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Embryonic Stem Cell Research: An Ethics Debate

977 words - 4 pages

The past two decades have seen enormous scientific development that has grown exponentially and continues to evolve daily. More advances have been discovered within the past twenty years than at any other time in human history. This advancement has been increasingly prevalent in human genetics and the study of embryonic stem cells. One can hardly watch television or read a newspaper without seeing or reading something about the discovery of an innovative medical procedure or new treatment for an incurable disease. Though quite complicated, very simply put, embryonic stem cell research is the study of cells retrieved from embryos in the first few days of development—the blastocyst stage—which are called totipotent cells. These embryos are scientifically engineered in a lab usually for the purpose of IVF—in-vitro fertilization—and rarely manufactured for the sole purpose of science. Once harvested for study, the cell extraction destroys the embryo thus leaving the nucleus non-viable and unable to sustain life. While some maintain that embryonic stem cell research is an unethical procedure, others argue that exploring stem cells is vital to the future of medicine.
On one side of this heated debate are groups and individuals that oppose the research so much that they refer to it as a form of abortion. In their eyes, an embryo is the same as a fetus regardless if the cells are implanted in a uterus or conceived in a petri dish. The embryo to them, is deserving of a life and should either be preserved or placed in a uterus in hopes of having a chance to develop into a viable fetus. However, one of the foremost areas of the argument concerns religion, specifically Catholicism. The teachings of the Church include and explicitly state that “From the moment of conception, the life of every human being is to be respected in an absolute way…” as well as, “human being is to be respected and treated as a person from the moment of conception and therefore from that same moment his rights as a person must be recognized” (Shannon). When read this way the viewpoint of the Church is clear, even if one disagrees, the Church stands firmly by its belief in the value of life at all stages.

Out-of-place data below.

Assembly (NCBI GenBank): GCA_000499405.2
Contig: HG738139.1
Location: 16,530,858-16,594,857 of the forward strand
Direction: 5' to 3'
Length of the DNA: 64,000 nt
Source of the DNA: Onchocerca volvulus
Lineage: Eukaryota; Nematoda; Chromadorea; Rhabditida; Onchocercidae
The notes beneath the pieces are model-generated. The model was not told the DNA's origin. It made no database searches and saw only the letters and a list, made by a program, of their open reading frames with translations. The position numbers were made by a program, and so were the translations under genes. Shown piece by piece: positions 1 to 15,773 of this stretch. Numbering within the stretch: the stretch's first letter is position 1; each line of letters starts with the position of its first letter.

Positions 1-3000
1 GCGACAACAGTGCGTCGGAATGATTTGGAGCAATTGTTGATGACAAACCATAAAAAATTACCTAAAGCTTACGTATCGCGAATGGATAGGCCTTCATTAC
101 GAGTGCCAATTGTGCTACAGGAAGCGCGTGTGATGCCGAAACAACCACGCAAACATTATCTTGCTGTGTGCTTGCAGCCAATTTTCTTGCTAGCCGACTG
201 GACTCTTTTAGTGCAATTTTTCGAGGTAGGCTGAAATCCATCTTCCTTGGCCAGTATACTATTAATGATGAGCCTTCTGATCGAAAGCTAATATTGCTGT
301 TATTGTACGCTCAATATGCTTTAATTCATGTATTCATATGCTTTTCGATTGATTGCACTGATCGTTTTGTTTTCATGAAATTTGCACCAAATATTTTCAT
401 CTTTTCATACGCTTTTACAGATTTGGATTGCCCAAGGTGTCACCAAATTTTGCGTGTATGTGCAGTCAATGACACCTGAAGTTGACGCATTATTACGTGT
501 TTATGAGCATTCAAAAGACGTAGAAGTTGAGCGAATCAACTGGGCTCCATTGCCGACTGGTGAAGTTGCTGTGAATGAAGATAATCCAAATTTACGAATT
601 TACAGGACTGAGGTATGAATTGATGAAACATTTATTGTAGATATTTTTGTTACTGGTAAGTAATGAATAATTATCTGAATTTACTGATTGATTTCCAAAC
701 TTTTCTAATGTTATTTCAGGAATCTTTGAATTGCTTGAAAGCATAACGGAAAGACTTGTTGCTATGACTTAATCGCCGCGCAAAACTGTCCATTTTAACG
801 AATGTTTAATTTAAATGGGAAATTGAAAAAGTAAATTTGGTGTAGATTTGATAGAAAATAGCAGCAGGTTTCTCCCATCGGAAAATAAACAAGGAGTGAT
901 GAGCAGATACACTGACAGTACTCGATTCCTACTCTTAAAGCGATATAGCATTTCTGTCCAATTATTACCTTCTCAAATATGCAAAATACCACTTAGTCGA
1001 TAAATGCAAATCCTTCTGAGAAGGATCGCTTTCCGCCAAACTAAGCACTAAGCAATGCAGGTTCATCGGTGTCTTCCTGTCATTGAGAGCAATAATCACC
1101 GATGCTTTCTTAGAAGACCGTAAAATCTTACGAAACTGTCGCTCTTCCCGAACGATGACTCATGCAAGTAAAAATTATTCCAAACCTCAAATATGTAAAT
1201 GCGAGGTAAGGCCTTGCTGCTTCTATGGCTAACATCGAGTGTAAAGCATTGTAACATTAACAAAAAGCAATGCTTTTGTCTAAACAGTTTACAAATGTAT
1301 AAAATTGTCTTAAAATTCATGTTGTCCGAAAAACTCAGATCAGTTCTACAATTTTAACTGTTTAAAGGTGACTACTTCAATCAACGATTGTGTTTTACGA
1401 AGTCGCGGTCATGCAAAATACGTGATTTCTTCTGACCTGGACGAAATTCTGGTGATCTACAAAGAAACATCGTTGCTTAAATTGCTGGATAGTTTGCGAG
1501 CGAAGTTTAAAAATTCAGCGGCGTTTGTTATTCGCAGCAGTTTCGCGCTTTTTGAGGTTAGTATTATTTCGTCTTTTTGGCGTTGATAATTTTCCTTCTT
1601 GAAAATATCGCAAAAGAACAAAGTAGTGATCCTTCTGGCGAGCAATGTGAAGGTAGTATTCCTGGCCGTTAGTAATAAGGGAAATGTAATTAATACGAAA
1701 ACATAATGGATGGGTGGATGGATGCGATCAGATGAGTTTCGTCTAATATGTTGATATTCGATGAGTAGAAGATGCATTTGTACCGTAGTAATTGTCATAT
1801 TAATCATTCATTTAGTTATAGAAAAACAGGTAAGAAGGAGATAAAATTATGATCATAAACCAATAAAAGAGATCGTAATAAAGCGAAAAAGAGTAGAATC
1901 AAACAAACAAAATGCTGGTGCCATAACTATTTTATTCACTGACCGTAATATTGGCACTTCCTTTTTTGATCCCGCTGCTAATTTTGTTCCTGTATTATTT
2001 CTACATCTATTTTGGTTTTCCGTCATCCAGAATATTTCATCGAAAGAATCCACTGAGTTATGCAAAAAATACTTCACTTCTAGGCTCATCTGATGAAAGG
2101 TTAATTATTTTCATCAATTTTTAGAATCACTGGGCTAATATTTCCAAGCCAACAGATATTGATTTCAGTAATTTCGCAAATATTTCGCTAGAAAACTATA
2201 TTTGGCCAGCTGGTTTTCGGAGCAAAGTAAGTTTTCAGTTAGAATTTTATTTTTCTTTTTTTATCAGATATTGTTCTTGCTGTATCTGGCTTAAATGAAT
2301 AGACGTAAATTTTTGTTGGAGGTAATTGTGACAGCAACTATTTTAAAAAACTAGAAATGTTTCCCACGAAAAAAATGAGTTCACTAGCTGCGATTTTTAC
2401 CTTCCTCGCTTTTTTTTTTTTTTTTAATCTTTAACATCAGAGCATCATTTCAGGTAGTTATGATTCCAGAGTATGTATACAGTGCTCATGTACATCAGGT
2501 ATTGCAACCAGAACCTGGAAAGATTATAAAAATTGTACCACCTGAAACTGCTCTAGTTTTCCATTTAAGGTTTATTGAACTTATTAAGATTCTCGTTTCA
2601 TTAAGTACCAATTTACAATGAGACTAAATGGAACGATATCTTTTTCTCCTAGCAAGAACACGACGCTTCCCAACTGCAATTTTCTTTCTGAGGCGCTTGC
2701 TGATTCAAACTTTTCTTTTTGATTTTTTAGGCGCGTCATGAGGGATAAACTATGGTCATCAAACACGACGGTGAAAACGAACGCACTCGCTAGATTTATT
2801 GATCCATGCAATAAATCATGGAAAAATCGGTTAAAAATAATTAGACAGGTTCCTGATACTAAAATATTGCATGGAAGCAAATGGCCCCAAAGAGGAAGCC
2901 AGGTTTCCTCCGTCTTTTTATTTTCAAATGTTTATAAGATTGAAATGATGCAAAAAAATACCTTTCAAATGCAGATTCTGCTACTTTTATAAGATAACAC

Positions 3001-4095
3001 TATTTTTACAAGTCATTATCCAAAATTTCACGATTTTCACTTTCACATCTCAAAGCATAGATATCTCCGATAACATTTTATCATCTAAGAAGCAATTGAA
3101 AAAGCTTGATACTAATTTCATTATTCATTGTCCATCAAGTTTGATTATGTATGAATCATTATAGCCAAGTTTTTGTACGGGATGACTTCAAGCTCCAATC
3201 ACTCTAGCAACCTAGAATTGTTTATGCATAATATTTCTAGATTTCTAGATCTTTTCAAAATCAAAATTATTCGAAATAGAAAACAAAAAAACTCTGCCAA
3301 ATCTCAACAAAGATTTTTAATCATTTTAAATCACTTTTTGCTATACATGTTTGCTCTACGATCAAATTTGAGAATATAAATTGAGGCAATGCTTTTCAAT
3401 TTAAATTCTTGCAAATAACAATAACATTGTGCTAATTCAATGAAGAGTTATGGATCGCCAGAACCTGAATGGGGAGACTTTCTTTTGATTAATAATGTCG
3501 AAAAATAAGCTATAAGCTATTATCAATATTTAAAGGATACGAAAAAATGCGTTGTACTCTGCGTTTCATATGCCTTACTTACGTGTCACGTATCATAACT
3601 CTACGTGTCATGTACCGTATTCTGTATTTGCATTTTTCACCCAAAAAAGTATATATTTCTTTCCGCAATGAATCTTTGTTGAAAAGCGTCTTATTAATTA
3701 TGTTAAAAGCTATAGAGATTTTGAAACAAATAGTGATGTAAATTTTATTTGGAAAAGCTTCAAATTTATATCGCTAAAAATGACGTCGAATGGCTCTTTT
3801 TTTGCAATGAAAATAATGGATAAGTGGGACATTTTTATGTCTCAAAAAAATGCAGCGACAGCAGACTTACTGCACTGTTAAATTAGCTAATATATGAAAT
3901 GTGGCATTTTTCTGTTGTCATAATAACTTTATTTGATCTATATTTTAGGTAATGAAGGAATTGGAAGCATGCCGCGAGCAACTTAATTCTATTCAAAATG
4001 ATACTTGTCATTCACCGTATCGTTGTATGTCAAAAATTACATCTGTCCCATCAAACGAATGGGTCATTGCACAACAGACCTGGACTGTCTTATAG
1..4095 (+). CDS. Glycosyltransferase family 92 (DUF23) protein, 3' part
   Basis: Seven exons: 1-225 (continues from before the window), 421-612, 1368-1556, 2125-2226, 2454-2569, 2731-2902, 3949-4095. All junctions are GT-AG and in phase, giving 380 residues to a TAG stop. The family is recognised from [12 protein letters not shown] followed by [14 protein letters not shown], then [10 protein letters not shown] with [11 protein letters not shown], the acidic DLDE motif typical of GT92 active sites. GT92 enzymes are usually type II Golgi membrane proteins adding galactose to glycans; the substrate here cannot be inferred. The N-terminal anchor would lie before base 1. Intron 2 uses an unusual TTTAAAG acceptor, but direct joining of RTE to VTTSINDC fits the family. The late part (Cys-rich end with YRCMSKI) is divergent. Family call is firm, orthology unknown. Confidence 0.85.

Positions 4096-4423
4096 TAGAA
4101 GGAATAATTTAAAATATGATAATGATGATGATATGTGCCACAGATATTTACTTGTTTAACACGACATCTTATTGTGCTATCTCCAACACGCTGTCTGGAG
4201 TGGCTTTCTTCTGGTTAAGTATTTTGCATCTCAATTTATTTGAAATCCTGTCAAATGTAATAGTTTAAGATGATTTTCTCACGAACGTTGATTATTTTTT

As mentioned above, the Catholic Church is one of the largest groups opposing the research of embryonic stem cells, believing it to be immoral and nonconforming to the Catholic way of life. The Church disagrees with birth control in any form, so it is easy to understand their opposition of destroying an embryo for the sake of science. Sharing similar beliefs, there are several groups against this research including the ACU—American Conservation Union—who believe that if, as a society we engage in embryonic stem cell research then in turn we advocate abortion, which they are wholly against. The National Right to Life Committee is much like the ACU in regards to their belief and opposition toward embryonic stem cell research. One of the opinions that the National Right to Life...

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